The second ingredient is the decision by the Metropolitan Police in 2006, despite having stumbled upon an Aladdin's cave of material indicating wholesale unlawful activity in relation to hundreds of victims, instead to close up the entrance and to tell no one about what they'd seen, and certainly not the victims, and instead to charge a single journalist and a private detective with only a handful of counts.
And finally, the last but by no means least noxious of these ingredients was the deliberate concealment by the News of the World's senior staff of the scale of this illegal practice, concealment achieved by the deletion of documents and the peddling of that now infamous lie: that this was just the work of one rogue reporter, a lie which was not, as we've heard, even challenged by the Metropolitan Police at the time, even though they must have known, to quote the words of Colin Myler, the editor of the News of the World at the time, that there were "bombs under the newsroom floorboards" in this, the best-selling newspaper in the country.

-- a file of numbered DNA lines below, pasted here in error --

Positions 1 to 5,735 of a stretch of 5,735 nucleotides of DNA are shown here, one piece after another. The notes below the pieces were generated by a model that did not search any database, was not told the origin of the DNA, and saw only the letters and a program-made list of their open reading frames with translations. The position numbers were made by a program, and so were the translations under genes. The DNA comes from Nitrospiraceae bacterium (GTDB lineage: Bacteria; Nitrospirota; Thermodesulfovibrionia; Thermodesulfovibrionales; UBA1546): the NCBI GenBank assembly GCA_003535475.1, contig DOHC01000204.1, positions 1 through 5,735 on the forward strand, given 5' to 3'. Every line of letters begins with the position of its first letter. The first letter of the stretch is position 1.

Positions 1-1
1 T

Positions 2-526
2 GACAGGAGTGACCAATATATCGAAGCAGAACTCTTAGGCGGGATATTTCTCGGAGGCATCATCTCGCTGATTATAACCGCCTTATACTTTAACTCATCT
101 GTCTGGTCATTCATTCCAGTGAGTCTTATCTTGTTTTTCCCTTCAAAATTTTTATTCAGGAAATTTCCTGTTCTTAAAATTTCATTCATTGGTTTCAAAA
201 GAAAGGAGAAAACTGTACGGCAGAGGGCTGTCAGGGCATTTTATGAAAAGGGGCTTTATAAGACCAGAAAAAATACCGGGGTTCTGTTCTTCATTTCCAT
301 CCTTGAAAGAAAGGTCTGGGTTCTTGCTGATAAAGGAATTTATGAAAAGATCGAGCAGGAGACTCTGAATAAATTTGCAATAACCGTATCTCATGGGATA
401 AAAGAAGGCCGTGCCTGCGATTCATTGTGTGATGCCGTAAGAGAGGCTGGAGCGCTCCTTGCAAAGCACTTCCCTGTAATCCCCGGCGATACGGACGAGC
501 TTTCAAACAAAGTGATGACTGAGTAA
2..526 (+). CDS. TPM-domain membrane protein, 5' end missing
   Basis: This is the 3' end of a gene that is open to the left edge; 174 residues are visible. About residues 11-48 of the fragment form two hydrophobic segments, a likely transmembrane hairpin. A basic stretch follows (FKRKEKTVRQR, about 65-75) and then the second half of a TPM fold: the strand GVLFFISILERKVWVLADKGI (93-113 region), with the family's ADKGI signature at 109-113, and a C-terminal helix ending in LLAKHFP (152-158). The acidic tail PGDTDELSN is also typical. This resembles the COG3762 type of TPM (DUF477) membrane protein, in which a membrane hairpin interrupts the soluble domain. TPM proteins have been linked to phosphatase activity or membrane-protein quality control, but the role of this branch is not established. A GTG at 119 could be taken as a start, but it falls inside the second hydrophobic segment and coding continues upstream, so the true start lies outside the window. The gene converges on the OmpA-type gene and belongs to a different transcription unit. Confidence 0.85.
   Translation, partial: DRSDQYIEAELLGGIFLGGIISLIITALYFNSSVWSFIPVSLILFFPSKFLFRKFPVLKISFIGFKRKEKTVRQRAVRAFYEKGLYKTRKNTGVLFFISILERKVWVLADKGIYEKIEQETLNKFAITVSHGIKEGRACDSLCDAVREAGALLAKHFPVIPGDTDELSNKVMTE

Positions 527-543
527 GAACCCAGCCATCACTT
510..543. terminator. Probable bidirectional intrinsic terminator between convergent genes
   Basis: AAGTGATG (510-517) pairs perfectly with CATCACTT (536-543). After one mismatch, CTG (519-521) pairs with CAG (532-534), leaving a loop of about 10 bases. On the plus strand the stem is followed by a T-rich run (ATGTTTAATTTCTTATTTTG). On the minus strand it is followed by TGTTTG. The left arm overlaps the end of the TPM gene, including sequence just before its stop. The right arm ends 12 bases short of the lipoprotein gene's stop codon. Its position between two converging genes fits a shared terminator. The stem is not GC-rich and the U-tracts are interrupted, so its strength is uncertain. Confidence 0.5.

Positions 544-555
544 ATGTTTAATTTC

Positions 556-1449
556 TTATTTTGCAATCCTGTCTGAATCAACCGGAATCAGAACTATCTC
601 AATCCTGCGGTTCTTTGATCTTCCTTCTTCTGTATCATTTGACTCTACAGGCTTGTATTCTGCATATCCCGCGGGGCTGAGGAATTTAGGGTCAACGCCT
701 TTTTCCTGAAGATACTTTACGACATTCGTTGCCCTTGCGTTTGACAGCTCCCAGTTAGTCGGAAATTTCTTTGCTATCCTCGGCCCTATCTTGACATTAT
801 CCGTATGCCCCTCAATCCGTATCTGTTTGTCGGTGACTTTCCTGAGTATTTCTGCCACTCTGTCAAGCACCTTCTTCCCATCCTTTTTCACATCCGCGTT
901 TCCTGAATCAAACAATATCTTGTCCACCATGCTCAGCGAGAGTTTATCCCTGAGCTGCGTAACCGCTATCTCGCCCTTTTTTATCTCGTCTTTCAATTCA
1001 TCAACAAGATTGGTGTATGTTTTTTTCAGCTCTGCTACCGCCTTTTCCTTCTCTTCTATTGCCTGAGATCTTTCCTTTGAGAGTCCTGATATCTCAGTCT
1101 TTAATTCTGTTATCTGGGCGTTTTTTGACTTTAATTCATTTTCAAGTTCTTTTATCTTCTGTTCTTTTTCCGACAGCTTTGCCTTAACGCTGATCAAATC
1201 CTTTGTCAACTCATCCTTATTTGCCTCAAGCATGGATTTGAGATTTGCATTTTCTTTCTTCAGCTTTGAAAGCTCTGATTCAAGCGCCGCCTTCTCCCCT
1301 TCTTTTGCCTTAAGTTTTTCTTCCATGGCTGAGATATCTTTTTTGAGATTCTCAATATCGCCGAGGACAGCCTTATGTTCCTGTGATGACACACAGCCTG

It is worth adding that if only Mr Murdoch senior had done what he sat over there last week and said he wished he'd done from the start, ignoring the lawyers, and had ripped the place apart, then maybe things would have been very different, but he didn't, and here we are several years later, despite the police's best of intentions, unable through the passing of time and the loss of vital call data to uncover the precise extent of what dark deeds were done.
While some questions stay and may always remain unanswered, there are some to which we do very clearly know the answer, and I mention three very briefly in this context.